The Prospects for Flexible Glass Have Never Been Better
Published: January 11, 2013 Category: Glass and Glazing Advanced Materials
In the past year, we have seen the flexible glass suppliers expand their commercialization efforts.  Corning officially launched Willow Glass in 2012, its 100-μm-thick material designed for lightweight, cost-efficient display products. AGC is offering a 100-μm-thick flexible glass material for "sheet-to-sheet" handling.  And Schott's D 263 eco product is available in sheet form with thicknesses down to 25 μm.
In its earliest days, flexible glass was often associated with the intrinsically flexible display concept.  This connection is natural; one advantage of flexible glass is that it offers the superior performance of glass – high barrier performance, durability, and clarity – but in a flexible format.  But unfortunately for manufacturers of flexible glass there do not yet seem to be any good demand-side reasons for such displays.
Mobile Displays Will Drive Adoption of Flexible Glass
Failing a sudden insurgent interest in intrinsically flexible displays, NanoMarkets believes that flexible glass will be best positioned as a thinner and lighter weight alternative to the rigid display glass. This opportunity is driven by the explosion in mobile displays, which, by their nature, place a high value on both thinness and lighter weight. Smart phones are already ubiquitous, and their average size is increasing; meanwhile, tablets are booming, too.
Flexible glass can tap into existing trends (lightness and thinness) in mobile displays, and these applications can then serve as an entry point for flexible glass to address the huge mobile display market.
NanoMarkets’ forecasts suggest that sales of flexible glass for use in mobile displays will exceed $100 million by 2015, and reach nearly $450 million by the end of the decade. About half of these revenues will come from sales of the material for tablet applications, just under half will be attributable to mobile phones, and a smaller portion will come from notebooks and similar mobile display types.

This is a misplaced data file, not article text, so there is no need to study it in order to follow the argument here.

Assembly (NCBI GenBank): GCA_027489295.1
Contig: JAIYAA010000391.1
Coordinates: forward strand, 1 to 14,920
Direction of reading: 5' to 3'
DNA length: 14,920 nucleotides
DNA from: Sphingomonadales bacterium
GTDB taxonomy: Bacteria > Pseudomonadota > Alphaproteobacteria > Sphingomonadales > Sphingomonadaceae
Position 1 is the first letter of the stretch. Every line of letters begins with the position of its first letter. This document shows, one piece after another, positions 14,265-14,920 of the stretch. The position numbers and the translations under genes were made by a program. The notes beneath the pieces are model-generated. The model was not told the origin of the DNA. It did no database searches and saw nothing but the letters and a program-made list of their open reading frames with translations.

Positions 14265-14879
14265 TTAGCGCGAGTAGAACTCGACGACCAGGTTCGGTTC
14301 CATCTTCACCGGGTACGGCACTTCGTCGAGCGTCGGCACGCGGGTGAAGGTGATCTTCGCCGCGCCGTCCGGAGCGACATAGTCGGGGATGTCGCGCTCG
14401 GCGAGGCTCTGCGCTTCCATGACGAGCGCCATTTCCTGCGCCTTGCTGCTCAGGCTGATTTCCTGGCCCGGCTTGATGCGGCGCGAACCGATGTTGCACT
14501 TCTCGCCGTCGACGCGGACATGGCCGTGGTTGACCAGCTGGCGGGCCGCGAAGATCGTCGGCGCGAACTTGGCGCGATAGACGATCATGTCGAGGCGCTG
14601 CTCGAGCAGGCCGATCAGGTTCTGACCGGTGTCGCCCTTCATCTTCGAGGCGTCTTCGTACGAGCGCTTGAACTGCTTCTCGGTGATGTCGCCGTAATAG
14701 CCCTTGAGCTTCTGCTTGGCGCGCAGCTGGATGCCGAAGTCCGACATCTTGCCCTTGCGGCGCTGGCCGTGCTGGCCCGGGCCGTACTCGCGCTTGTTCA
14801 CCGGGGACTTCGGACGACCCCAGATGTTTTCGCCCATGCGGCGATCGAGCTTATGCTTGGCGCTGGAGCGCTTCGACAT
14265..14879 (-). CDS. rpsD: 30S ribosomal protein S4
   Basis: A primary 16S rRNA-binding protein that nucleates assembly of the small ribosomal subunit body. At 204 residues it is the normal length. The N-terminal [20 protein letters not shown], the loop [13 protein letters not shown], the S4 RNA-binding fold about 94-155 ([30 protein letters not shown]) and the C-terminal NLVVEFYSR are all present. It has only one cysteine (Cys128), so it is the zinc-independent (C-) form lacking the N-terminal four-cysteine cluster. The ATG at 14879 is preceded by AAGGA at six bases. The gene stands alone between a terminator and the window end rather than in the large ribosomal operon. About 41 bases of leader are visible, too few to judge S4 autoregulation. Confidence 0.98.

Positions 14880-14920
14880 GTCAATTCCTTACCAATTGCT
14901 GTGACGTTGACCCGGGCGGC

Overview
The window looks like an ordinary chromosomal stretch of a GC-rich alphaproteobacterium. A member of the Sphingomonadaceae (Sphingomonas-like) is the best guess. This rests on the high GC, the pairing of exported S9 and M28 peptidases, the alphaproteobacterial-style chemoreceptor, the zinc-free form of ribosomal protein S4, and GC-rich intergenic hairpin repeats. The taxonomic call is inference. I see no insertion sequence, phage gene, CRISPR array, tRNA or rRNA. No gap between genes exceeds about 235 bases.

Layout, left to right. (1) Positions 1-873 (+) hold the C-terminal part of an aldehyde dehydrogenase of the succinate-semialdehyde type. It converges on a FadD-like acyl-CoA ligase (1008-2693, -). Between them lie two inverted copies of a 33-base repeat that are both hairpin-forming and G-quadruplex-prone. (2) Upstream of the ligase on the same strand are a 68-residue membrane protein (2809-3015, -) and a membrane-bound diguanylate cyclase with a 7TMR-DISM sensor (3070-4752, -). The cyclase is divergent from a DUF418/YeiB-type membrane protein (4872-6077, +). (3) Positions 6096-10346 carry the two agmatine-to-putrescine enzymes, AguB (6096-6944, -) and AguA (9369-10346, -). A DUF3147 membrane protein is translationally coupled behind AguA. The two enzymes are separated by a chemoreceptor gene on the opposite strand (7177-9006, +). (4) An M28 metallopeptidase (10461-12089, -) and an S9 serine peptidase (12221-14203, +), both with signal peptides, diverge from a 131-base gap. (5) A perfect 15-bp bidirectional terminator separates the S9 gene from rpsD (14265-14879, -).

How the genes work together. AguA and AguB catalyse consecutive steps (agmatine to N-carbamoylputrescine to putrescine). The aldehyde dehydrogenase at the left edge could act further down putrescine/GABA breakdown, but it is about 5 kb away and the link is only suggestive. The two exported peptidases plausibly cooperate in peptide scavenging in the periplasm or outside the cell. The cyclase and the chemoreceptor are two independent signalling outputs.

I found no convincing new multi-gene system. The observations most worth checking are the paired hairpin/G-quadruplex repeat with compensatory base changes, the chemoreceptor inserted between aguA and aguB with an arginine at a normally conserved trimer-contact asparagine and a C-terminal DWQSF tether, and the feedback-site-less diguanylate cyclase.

And OLEDs Will Lead
Most of the displays that adopt flexible glass will be LCDs, which dominate the overall display market today.  Nonetheless, the opportunities for flexible glass in mobile displays may be the greatest in the OLED display sector:
• Small and medium OLED displays, with an emphasis on ever-thinner devices and lighter product weights, are the fastest growing primary display type in mass-market smartphones, tablets, and other mobile computing products.  Samsung is leading this market today with its Galaxy product line, but more and more manufacturers will be getting into the market over the next several years.  NanoMarkets believes that an emerging sector such as OLEDs is more likely adopt new materials than the much more mature LCD segment.
• Flexible glass may prove even more important to the market for larger area OLEDs, like OLED televisions (TVs). OLED TVs are competing to be the next big thing and are expected to – finally! – appear on the market in 2013-2014. Samsung, LG, AU Optronics, Sony, and Panasonic all have OLED TVs in various stages of development.  Importantly, these first generation OLED TVs are being made using bottom-emitting formats, in which the OLED devices are fabricated over a transparent thin-film transistor (TFT) array. 
Flexible glass can survive the TFT fabrication process, whereas plastic-based substrates and/or barrier films cannot. However to support larger size panels flexible glass must be created in larger widths than are generally available in current first generation flexible.  This is also an impediment to the current use of flexible glass in PV (see below). 
• Flexible glass also has a role to play in encapsulation of OLEDs, flexible or otherwise. OLEDs are extremely sensitive to degradation by moisture; they require very high performance encapsulation not achievable with currently available non-glass encapsulation systems. This need for high performance encapsulation in OLEDs is most acute in OLED lighting, which is expected to have lifetimes that are much longer than those of mobile displays and even OLED TVs.
NanoMarkets forecasts that revenues from flexible glass in the OLED market will top $4 million in 2013 and rise to over $280 million by the end of the decade.
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